After spending months in limbo, legislation to give legal protection to ministers and religious groups who refuse to participate in same-sex marriages passed in the Ohio House on Wednesday.
House Bill 36, the “Ohio Pastor Protection Act,” would shield licensed ministers and religious societies from any civil or criminal liability if they are unwilling to participate in a gay wedding or host one on their property. The bill would also ban state and local officials from punishing or withholding benefits from ministers or groups that refuse involvement.
The legislation has been stuck in the House Community and Family Advancement Committee since February after a slew of testimony from both supporters and opponents of the measure. Rep. Nino Vitale [photo above], the Champaign County Republican sponsoring the bill, introduced similar legislation last session that went nowhere.
The Columbus Dispatch reports:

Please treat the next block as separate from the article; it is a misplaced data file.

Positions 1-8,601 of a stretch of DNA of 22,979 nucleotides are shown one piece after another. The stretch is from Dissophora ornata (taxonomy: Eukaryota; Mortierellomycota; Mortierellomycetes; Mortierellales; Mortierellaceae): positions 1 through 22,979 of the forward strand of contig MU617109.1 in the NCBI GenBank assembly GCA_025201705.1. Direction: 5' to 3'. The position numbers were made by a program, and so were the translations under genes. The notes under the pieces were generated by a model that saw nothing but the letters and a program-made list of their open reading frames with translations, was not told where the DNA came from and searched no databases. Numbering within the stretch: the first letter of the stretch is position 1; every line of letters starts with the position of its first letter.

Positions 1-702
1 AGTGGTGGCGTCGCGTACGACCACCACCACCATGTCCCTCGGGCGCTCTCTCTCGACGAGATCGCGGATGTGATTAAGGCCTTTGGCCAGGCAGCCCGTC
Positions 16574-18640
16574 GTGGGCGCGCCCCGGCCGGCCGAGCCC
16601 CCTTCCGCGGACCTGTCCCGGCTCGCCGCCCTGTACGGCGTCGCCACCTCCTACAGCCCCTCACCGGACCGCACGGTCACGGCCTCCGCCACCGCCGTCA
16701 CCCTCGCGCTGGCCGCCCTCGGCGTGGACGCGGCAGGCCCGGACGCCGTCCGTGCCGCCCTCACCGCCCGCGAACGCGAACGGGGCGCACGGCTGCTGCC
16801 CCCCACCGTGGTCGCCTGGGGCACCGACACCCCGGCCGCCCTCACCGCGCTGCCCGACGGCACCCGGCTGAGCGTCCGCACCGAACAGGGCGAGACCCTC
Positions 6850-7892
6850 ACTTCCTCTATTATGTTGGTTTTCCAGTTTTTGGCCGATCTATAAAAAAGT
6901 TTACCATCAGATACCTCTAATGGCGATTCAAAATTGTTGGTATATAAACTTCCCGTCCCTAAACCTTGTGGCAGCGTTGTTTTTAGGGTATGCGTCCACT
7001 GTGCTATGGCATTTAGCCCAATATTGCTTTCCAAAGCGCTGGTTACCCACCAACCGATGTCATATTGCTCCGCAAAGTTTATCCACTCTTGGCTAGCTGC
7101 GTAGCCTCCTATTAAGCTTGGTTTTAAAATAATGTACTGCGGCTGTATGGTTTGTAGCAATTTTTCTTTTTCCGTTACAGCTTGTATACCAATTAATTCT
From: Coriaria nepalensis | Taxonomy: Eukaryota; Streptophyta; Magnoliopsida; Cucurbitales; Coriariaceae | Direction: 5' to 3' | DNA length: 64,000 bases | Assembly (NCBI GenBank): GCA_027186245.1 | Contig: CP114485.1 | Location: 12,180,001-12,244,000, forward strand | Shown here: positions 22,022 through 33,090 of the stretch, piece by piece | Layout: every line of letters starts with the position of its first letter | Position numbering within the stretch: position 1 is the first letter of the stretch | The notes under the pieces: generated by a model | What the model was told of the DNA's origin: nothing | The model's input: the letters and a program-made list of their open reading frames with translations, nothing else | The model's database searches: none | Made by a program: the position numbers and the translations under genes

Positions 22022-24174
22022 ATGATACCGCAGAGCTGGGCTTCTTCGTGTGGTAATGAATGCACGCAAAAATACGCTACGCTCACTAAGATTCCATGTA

Clergy already have constitutional protections and can choose to not marry someone if it doesn’t conform with their faith, said Alana Jochum, executive director of Equality Ohio. The problem with the bill, she said, is it goes further by including “religious societies,” meaning, for example, a couple could be blocked from accessing a Knights of Columbus hall for a wedding reception.
The bill passed 59-29 over objections from most Democrats. Pastors should have the right to not perform a marriage based on religious beliefs, but she objected to also allowing organizations that rent to the public to turn away the LGBT community, said Rep. Janine Boyd, D-Cleveland Heights. “Do not legalize turning more people away,” she said shortly before the vote.
Vitale is also an anti-vaccine loon.
— Ohio House GOP (@OHRGOPCaucus) June 27, 2018
House votes 59-29 in favor of “pastor protection” bill sponsored by Nino Vitale. Details coming soon. pic.twitter.com/fgOm0zSWp7
— Laura Bischoff (@lbischoff) June 27, 2018